top of page

Drum hides

There has recently been some interesting debate on a couple of #shamanic social media groups about the ethics of using natural hides to make #drums. Anyone who has been to one of my drum making #workshops will already be aware of how I source the hides and the shamanic perspective from which I work. Nevertheless it's always a good idea to have the opportunity to expand and explore topics further so with that in mind I'll share some thoughts and insights. The views expressed here are entirely my own and I'd recommend anyone considering the prospect of having a shamanic drum to spend time contemplating what this means for them. Let's get one thing out there from the start. The sourcing of hides for shamanic drums has nothing to do with the animal cruelty rife within the intensive farming and dairy industries. It is not sacred to treat animals with such cruelty and I totally understand and accept the deep passion regarding animal cruelty, but that is another topic and another blog for another time.

Over the years I have considered the ethical questions that are raised relating to making and working with natural hide drums. These are mainly regarding the killing of an animal for its hide. I currently work with stag hides and these are all sourced from wild culled stag and are not killed specifically for their hide to make your drum. Whilst culling isn't an ideal scenario, without the apex predators of wolf and bear the rest of the ecosystem needs to be managed. Arguably a clean shot from a gun is far less grisly than a slow painful mauling and death from wolves or bears. Whilst the venison meat may be consumed, the majority of hides are often discarded. From a shamanic perspective we honour the spirit of the animal by not wasting any part of its body - it is given new life as a sacred medicine tool. Shamanism is fundamentally an animistic approach, deeply connected with the cycles of Nature, viewing death as part of life. In the medicine wheel the lessons learned from the cardinal points show us the eternal cycle of birth in spring, blossoming in summer, decay in autumn and death in winter. This natural rhythm of Gaia provides for us all - everything is energy and recycled and is therefore sacred. In this continuous cycle, deer takes from the plants to feed itself and the tree takes from the air and soil too, showing us that the wood for the hoop is equally as sacred from a shamanic perspective - a felled tree is also a life sacrificed. As humans we too are also part of this eternal cycle of life and death. Our indigenous ancestors and tribal peoples understood and accepted these natural cycles. They prayed to Spirit for sustenance prior to the hunt, which was sacred and undertaken with awareness, gratitude and acknowledgement that without death we cannot have life. Whether you have a plant-based or meat-based diet, death of whatever you're eating has taken place in order to provide you with life. In my workshops we spend time contemplating every element - we connect with the specific tree species and we journey to thank the stag. To make a shamanic drum is to stand in sacredness and it is filled with the highest intention.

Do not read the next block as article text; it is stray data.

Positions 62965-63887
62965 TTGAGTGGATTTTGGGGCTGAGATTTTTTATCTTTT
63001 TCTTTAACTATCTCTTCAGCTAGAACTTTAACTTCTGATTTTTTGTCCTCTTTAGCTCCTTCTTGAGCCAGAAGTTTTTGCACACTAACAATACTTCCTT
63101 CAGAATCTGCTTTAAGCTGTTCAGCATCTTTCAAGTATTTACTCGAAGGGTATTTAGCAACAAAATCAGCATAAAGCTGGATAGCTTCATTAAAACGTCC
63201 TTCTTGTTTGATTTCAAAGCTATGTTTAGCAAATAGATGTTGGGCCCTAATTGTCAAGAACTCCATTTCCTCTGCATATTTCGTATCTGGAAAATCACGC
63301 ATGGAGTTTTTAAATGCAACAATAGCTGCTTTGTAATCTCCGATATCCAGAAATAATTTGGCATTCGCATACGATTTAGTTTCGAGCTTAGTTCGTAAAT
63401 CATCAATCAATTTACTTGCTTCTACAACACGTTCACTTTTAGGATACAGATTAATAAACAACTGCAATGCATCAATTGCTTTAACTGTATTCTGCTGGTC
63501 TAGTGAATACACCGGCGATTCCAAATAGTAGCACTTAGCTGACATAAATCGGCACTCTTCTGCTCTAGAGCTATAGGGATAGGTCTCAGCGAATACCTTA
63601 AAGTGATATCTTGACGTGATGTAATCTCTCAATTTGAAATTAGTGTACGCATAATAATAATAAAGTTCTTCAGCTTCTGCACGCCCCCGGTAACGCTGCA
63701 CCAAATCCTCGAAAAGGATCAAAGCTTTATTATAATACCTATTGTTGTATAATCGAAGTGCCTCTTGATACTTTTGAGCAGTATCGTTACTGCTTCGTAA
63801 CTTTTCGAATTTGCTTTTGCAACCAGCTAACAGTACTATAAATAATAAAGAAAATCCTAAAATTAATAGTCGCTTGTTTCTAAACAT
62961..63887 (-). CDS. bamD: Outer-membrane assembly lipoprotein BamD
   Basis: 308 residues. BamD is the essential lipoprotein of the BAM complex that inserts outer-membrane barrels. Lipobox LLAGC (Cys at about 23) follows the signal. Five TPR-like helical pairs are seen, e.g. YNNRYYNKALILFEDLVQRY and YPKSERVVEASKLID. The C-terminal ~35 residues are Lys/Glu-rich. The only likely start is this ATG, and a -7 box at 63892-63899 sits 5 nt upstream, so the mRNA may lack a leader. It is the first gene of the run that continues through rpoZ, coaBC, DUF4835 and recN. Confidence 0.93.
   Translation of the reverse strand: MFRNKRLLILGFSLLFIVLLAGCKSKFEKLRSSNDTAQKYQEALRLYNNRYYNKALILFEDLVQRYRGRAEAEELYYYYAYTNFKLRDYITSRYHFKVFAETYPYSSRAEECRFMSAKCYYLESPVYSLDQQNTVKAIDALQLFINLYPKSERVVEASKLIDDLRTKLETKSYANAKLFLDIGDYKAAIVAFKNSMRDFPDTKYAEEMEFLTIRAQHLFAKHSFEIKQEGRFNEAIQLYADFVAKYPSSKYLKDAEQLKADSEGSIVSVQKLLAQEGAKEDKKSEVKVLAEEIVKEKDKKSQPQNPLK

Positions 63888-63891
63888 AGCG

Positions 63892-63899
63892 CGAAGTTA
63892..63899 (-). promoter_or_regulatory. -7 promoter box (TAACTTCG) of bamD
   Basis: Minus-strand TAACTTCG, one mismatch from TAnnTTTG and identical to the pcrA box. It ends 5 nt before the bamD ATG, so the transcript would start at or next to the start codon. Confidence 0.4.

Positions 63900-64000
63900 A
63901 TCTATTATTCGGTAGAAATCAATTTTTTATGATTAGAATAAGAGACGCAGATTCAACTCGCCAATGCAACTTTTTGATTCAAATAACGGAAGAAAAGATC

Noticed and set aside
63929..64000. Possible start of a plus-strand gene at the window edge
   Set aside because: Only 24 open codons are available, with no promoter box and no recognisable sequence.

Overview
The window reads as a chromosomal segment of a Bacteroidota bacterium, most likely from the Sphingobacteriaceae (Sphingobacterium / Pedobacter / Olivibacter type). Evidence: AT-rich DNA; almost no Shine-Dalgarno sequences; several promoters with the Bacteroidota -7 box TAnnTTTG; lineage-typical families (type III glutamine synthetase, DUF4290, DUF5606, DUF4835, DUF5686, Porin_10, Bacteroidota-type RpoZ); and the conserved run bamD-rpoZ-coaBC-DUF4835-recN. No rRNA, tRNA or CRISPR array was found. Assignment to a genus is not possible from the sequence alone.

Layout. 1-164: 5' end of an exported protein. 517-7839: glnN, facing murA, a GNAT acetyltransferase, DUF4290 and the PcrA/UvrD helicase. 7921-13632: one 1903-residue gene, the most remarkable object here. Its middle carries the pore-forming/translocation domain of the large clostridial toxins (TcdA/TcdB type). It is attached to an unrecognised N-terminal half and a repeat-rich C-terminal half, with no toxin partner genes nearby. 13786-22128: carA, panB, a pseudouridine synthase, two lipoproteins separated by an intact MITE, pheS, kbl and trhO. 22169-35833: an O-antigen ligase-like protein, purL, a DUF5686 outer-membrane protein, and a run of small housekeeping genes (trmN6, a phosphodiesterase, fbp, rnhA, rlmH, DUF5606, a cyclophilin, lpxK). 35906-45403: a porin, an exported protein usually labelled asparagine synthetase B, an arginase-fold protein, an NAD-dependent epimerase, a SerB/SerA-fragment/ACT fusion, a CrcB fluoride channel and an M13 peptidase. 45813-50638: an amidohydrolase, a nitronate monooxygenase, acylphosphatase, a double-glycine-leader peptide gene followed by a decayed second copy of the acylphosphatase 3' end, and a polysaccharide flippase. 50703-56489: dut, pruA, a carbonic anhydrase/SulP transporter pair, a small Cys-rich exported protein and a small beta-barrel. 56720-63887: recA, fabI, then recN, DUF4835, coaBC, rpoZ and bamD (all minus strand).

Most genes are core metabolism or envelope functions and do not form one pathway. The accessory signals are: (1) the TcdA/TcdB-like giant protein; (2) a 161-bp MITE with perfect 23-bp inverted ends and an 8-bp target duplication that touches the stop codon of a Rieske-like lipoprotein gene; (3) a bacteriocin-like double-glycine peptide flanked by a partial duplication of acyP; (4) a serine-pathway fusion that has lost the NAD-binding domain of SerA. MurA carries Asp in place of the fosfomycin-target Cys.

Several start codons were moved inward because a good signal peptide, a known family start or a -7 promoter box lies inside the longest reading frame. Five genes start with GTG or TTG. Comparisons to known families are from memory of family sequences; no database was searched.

I know that many people use synthetic drums on ethical or eco-friendly grounds, where the drum head is made out of plastic or even, I believe, a plant-based material rather than animal hide. Whilst these drums can have certain practical advantages such as being able to be played in the rain, they cannot claim to be entirely eco-friendly or from ethically sourced materials. If they have a plastic drum-head, they are often a by-product of the fossil-fuel or plastic industries which, as we know, is now one of the biggest global challenges we face. I believe there are now some drums available that are using a plant-based drum head. I do not know the particular ingredients or indeed what this material may be mixed with in order to retain a useable drum surface. Anyone contemplating such a drum needs to do their homework on exactly what they are buying and how/where the materials are sourced.

On ethical grounds I therefore use animal hide for all my drums. To book your place on my next workshop click on this link

Recent Posts

See All


bottom of page